Industry Outlook 2006 - Retail: Restaurants
The industry is projecting growth for 2006, but the storms of the past two years have given restaurateurs indigestion.
HURRICANE HIT: Bahama Breeze owner Darden Restaurants estimates it lost up to $1.5 million from hurricanes last summer.
Many independent restaurants that were heavily damaged by hurricanes were forced to close permanently.
The inclement weather put a damper on an industry that's otherwise booming. Restaurants statewide registered about $19.9 billion in sales in 2005, a 5.6% increase over 2004, and rapid population growth and brisk tourism will translate into stellar profits and job growth over the next 12 months and beyond, according to the Florida Restaurant Association. The FRA projects that employment will increase 17.9% over the next 10 years, from approximately 736,000 jobs in 2005 to 868,000 by 2015.
HURRICANE FACTOR: With forecasters predicting an increase in hurricanes for the next several years, restaurateurs are getting ready. "We got battle-hardened last year," says Jim DeSimone, vice president of corporate affairs for Darden Restaurants, which operates 146 restaurants in Florida. If a Category 1 or higher storm is headed toward Florida, Darden boards up its stores, pulls perishable food from its freezers and trucks it out of the area. The company also has a network of vendors on standby with portable generators it can move around the state after the hurricane passes. "We have a system where when hurricanes hit, we're down. When it passes, we get them open very quickly," DeSimone says. The company has also beefed up its assistance to employees, instituting cash payrolls during disasters and a "Darden Dimes" program, which provides $100 to $1,000 grants for housing and transportation.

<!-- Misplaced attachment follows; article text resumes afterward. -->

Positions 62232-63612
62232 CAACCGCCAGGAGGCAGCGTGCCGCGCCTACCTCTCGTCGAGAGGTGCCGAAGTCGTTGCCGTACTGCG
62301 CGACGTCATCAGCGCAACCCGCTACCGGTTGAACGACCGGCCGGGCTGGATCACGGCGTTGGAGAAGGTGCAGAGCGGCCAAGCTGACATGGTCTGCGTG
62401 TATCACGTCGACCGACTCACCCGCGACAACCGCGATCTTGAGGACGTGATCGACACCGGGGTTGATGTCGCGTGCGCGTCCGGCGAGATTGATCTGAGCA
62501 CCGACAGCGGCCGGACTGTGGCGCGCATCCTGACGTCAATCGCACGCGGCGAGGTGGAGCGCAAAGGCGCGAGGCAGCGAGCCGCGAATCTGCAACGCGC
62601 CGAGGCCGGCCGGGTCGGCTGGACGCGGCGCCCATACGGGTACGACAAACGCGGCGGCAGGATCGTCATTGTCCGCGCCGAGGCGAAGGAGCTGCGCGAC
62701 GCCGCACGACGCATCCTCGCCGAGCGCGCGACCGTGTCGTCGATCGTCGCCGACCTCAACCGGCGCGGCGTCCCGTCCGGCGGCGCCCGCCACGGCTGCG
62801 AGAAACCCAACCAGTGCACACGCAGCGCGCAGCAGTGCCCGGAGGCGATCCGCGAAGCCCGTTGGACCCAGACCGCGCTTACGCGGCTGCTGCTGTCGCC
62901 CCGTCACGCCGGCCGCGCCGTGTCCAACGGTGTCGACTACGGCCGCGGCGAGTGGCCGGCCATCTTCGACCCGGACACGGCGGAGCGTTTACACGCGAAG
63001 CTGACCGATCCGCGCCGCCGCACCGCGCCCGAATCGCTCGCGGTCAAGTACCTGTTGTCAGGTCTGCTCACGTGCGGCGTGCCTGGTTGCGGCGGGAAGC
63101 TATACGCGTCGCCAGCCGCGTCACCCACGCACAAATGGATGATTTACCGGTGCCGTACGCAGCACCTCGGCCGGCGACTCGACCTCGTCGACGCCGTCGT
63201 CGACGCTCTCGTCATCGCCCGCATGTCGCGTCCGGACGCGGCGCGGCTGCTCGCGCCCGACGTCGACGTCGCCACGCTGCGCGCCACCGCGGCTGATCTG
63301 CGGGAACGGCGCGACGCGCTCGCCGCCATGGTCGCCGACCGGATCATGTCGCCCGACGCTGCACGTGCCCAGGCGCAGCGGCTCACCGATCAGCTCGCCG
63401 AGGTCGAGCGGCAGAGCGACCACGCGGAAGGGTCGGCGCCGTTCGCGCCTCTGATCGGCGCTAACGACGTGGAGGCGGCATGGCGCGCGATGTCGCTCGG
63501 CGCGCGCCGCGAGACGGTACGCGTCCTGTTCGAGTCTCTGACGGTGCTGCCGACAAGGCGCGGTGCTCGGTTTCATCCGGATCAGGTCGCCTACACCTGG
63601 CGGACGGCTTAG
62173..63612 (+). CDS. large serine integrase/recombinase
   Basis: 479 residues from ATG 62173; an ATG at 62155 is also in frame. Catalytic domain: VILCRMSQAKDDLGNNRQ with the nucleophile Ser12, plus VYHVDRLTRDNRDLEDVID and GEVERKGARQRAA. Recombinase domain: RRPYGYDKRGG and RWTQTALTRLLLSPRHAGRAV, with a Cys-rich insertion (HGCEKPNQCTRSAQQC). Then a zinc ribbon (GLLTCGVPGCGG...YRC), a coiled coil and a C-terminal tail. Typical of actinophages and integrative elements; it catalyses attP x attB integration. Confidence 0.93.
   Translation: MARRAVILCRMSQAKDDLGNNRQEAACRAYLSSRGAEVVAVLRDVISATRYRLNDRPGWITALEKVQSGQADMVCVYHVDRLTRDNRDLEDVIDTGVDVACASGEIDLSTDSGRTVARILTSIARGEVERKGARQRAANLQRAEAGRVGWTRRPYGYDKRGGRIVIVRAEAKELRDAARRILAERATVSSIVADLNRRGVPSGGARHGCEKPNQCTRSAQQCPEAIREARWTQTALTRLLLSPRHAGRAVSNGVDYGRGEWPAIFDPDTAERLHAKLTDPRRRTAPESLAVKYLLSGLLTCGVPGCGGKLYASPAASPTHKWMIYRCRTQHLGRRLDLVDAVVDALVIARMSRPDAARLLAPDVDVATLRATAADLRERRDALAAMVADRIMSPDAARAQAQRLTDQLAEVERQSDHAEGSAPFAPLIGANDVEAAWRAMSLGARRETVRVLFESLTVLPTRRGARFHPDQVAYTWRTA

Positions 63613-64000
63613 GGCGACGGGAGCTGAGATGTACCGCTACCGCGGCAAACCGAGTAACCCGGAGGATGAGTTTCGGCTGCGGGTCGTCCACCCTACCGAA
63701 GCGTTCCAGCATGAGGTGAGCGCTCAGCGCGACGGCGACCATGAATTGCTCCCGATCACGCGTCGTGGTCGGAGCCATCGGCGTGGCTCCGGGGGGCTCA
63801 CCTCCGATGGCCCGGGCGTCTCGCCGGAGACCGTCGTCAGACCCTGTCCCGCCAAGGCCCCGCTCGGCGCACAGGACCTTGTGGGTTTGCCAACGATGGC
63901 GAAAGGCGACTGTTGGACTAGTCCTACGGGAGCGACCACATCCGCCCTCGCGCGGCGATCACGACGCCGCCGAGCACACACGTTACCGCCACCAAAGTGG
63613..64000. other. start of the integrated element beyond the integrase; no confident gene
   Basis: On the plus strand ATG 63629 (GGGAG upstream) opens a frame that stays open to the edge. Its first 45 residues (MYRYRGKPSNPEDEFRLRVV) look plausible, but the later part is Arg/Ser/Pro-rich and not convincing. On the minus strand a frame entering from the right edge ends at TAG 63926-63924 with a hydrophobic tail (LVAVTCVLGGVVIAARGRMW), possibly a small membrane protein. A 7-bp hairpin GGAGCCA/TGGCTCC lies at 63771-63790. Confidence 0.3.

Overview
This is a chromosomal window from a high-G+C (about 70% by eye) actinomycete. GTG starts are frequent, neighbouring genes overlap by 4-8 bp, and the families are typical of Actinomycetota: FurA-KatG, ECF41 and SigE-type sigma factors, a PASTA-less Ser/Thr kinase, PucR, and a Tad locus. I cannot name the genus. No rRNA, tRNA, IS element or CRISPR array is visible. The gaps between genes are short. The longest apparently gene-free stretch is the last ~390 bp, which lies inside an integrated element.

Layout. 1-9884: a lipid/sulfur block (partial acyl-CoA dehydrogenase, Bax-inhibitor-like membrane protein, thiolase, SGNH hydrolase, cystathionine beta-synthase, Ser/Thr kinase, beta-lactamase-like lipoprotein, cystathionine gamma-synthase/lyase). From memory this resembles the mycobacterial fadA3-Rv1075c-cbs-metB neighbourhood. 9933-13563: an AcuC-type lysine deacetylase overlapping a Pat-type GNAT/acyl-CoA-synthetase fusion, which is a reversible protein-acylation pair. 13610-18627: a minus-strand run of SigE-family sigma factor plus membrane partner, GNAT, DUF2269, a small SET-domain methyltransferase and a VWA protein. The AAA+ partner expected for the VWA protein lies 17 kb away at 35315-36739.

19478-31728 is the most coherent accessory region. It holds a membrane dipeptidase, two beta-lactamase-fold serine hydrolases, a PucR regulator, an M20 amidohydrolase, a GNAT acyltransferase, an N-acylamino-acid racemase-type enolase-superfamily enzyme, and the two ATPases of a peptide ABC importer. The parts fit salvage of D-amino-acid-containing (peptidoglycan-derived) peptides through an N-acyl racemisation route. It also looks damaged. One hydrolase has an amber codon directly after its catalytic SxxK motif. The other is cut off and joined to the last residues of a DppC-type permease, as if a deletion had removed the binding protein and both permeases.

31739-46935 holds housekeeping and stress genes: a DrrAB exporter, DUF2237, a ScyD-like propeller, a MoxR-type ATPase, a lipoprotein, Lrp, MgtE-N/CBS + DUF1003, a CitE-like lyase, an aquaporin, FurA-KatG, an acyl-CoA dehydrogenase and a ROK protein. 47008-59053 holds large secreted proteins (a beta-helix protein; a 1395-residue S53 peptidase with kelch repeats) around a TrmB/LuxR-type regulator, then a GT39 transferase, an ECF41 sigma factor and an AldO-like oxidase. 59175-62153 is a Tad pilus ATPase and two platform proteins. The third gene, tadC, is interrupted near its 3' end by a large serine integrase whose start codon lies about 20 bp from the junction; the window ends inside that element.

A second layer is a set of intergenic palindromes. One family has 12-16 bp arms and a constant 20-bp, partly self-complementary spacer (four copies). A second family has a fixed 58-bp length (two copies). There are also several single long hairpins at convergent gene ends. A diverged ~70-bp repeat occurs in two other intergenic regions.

FUEL FACTOR: Will high fuel costs cut restaurant-goers appetites? Perhaps. Nearly one-third of consumers surveyed by ACNielsen last summer said they would eat out less often because of higher gas prices. But most major restaurants report they have not noticed any measurable impact on sales because of higher fuel costs.
Restaurant and food-service employment represents 9.7% of the total employment in Florida.
- California - 1,348,200 (restaurant jobs)
- Texas - 879,500
- Florida - 736,000
- New York - 638,200
- Ohio - 543,000
Source: National Restaurant Association, based on Bureau of Labor Statistics data
For more information: restaurant.org/research/
A minimum-wage increase this month could put a crimp in smaller restaurants' operating budgets. The 25-cent increase will raise the minimum wage to $6.40 an hour, while tipped employees will see their hourly pay rise to $3.38.